In a corner conference room, at a talk entitled “Star Trek Comeback?,” a discussion unfolds about the possibility of a resurgence in Star Trek fans after the release of the new movie, Star Trek, in spring 2009. Triad writer Dan Johnson moderates with Tony Finklestein, a producer, and Steve Long on the panel. The first two are simply avowed and knowledgeable fans of the title. Long has the most expertise – he’s written several Star Trek RPGs and developed the Deep Space Nine line. He’s this year’s gaming guest of honor. And he’s also deeply pissed about what Paramount, which owns all rights to Star Trek, has done to the Star Trek canon.
“Paramount has no rules,” he’s saying. “They’re telling a good story this week. They’ve made it perfectly clear they don’t care about the fans; they don’t care about continuity. The movie’s gonna blow chunks. The only good thing is Nimoy’s voice-over, and we’ve seen that in the premiere.”
It is agreed that “Star Trek: The Next Generation” was pretty good, but that was because Gene Rodenberry was still on board, and it is opined that the newest series, “Star Trek: Enterprise,” tried too hard to fulfill quotas in regards to race and gender. Somebody counters that the original series was itself politically correct in its day, citing Pavel Chekov, the Russian navigator who appeared in shows that aired during the height of the Cold War. This is acknowledged. And it is agreed upon that “Star Trek: Voyager” sucked.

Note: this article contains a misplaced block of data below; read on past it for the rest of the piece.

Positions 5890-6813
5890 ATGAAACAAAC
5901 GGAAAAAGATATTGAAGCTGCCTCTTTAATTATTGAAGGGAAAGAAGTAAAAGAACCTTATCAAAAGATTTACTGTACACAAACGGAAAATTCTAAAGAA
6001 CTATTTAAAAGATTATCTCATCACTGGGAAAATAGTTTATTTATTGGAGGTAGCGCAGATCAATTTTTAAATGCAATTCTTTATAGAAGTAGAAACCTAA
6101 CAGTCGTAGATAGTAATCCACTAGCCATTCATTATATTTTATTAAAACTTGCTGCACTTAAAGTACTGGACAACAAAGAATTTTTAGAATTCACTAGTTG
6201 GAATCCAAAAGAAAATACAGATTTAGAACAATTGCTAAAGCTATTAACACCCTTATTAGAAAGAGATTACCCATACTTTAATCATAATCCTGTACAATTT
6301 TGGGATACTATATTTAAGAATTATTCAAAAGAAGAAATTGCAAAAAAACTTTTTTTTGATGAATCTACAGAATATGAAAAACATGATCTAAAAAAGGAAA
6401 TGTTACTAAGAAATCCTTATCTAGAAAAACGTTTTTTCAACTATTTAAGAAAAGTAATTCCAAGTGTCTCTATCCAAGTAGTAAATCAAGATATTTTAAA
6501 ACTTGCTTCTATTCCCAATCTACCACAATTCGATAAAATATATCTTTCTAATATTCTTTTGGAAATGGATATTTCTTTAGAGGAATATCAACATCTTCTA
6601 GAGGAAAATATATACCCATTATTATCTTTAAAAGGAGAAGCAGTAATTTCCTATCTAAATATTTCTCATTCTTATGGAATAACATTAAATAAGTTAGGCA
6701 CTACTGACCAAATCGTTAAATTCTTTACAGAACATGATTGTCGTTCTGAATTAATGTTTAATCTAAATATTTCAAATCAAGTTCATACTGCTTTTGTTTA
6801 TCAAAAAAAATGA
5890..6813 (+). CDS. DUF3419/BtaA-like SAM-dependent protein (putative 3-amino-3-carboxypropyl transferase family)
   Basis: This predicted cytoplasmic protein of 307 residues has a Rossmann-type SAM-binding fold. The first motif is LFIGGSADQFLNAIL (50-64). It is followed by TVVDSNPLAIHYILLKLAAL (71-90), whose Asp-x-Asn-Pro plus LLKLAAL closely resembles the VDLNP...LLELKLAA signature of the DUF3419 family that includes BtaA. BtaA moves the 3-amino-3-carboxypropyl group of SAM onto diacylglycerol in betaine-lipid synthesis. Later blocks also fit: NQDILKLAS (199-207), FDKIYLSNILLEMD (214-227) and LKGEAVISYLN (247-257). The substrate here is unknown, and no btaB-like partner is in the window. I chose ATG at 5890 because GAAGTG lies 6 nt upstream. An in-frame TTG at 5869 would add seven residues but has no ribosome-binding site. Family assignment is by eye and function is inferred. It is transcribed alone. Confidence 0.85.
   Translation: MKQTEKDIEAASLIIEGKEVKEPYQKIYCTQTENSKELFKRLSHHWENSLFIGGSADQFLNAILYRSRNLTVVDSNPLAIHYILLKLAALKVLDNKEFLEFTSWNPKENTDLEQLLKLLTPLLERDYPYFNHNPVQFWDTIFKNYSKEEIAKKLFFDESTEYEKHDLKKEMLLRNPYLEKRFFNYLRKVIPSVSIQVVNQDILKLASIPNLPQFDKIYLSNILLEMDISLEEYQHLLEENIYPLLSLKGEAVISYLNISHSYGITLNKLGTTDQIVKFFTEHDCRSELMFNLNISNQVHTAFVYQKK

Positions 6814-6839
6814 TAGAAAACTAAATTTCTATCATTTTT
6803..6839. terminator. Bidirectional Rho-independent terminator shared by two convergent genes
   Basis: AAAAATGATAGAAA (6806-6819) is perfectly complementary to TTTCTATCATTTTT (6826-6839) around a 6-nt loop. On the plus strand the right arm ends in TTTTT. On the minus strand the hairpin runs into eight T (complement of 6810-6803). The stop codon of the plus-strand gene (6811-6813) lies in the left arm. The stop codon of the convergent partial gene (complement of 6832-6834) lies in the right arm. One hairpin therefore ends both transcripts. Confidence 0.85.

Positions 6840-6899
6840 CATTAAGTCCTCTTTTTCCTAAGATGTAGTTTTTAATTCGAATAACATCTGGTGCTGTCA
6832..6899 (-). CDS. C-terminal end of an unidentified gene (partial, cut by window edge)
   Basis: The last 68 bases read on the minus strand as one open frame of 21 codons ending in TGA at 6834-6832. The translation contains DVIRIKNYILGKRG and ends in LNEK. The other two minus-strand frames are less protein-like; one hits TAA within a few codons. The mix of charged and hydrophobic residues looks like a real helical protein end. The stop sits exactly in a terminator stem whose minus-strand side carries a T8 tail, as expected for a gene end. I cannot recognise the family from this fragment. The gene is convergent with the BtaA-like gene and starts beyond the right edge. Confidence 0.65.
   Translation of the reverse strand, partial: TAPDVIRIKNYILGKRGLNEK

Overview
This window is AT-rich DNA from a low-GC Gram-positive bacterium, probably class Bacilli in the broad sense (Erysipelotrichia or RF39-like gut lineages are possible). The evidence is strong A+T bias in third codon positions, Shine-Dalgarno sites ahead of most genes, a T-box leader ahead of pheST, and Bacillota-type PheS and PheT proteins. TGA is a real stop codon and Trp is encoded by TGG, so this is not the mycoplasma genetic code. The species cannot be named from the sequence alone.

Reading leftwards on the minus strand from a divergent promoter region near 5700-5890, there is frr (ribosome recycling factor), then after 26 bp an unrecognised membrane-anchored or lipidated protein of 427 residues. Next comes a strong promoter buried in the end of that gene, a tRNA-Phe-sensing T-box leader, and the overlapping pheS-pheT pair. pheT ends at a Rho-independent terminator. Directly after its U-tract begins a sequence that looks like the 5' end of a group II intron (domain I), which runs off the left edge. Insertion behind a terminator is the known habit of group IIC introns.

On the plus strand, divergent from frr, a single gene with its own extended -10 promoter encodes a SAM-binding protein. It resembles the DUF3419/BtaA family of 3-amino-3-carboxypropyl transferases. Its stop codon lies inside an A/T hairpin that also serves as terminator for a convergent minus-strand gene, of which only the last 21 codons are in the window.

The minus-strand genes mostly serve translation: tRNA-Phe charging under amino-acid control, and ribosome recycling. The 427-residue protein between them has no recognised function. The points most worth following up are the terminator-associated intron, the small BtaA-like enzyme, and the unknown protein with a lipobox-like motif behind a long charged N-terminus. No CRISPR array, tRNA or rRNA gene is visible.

And somebody in the seats has got dirt on the new film.
“You’re not gonna see Spock at the academy with Kirk,” he says, “but you will see Kirk at three different stages of his life, starting with when he was in the womb and Romulans tried to kill him then. I don’t know why.”
He has also learned that Scotty will have a midget sidekick.
“Somebody wanna play ‘Taps’ now?” Finklestein asks the room